Debit cards and credit cards offer consumers and merchants alike a great deal of convenience, flexibility and security. They’re virtually identical in appearance, except that most debit cards have the word “debit” printed somewhere on their face. Nevertheless, there are several significant differences between the two.
The main difference between a debit card and a credit card is that a debit card withdrawals money from your current account balance while a credit card allows you to borrow money that is to be paid back in the future.
Immediate vs. Future Payment
The most meaningful difference is transactions completed with a debit card are immediately charged to a savings or checking account. Credit card charges are charged to a credit account that is paid back over time. This is why debit cards are often called check cards since the amount is immediately deducted from a checking account.
If the funds aren’t available in the checking or savings account, or if the charge will exceed the credit card’s available credit, the charge will be declined. Some banks and credit card companies also impose a penalty fee on consumers who try to make such charges.
Qualify for Debit, Credit Cards
Debit cards are relatively risk-free to issuing banks because transactions cannot be completed if there aren't sufficient funds
Banks conduct a thorough credit check on credit card applicants, though, because they assume a risk that the customers might not pay the bill. Most banks charge additional fees for credit cards, such as an annual membership fee, a monthly service charge and penalties for late payments. Credit card issuers also penalize late-paying customers by increasing the interest rate on any outstanding balance.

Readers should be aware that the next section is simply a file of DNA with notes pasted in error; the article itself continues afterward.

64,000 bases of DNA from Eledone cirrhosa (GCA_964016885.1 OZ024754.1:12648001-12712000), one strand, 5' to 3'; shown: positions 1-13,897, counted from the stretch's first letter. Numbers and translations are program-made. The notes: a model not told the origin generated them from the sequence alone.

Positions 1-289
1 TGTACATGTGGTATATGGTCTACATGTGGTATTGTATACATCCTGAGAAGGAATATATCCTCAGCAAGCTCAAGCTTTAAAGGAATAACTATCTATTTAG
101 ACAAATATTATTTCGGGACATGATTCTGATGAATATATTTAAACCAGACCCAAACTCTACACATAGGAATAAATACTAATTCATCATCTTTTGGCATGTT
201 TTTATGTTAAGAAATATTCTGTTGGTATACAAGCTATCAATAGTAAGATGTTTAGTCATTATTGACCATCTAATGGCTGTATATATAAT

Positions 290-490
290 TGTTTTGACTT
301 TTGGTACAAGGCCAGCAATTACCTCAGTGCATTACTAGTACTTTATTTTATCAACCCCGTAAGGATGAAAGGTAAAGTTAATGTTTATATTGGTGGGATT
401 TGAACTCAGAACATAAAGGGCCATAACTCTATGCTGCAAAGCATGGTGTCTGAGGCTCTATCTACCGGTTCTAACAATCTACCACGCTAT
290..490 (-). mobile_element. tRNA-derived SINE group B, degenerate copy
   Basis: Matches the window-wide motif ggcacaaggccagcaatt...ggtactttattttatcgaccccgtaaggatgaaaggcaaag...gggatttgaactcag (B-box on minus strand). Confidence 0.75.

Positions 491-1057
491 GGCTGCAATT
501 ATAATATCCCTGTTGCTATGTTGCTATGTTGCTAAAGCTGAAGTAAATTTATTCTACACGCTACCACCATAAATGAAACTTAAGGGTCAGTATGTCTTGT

Prepaid Debit Cards
Prepaid debit cards are a convenient way to distribute money. Also called stored-value cards, they’re used just like debit or credit cards for point-of-sale transactions and online payments, as well as to get cash from an ATM. They first appeared as gift cards in the U.S. market in the 1970s, and became popular among employers who started using them as payroll cards for their "unbanked" employees in the 1990s. Their growth in popularity accelerated after the turn of the century, as they became commonly available for individual purchase.
There’s no checking account associated with a prepaid debit card, as the bank maintains an account whose funds can only be accessed through the card. These accounts can often be replenished, making them alternatives to a checking account. Prepaid debit cards are less strictly regulated than debit or credit cards, though, and are often associated with numerous fees and charges for everything from withdrawing money from an ATM to checking the available balance. This makes a prepaid card a poor choice for emergency money supplies, since when that rainy day comes, the value stored may have been eroded by various fees.
Prepaid cards are not all equal. Shop around before you buy, and select one whose fees and charges will impact you the least. For instance, if you use your card frequently, look for one with no fees for transactions.
Merchant Fees Charged
Merchants that accept credit cards pay a credit card processing fee for each transaction. Depending on the payment processor the merchant is working with, fees can vary from a flat rate per transaction to a percentage of the sale plus a flat rate for each transaction. For example, when you buy an item in a store and pay by credit card, the merchant will be charged a certain percentage (1.5 % in this example) plus $0.10 as a transaction fee. For debit card transactions, merchants could be charged 0.5% of the purchase plus $0.21 as a transaction fee.
For more information about debit and credit cards, consult your financial institution. A representative can provide advice about the best option for specific types of transactions.
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Dale Marshall began writing for Internet clients in 2009. He specializes in topics related to the areas in which he worked for more than three decades, including finance, insurance, labor relations and human resources. Marshall earned a Bachelor of Arts in communication from the University of Connecticut.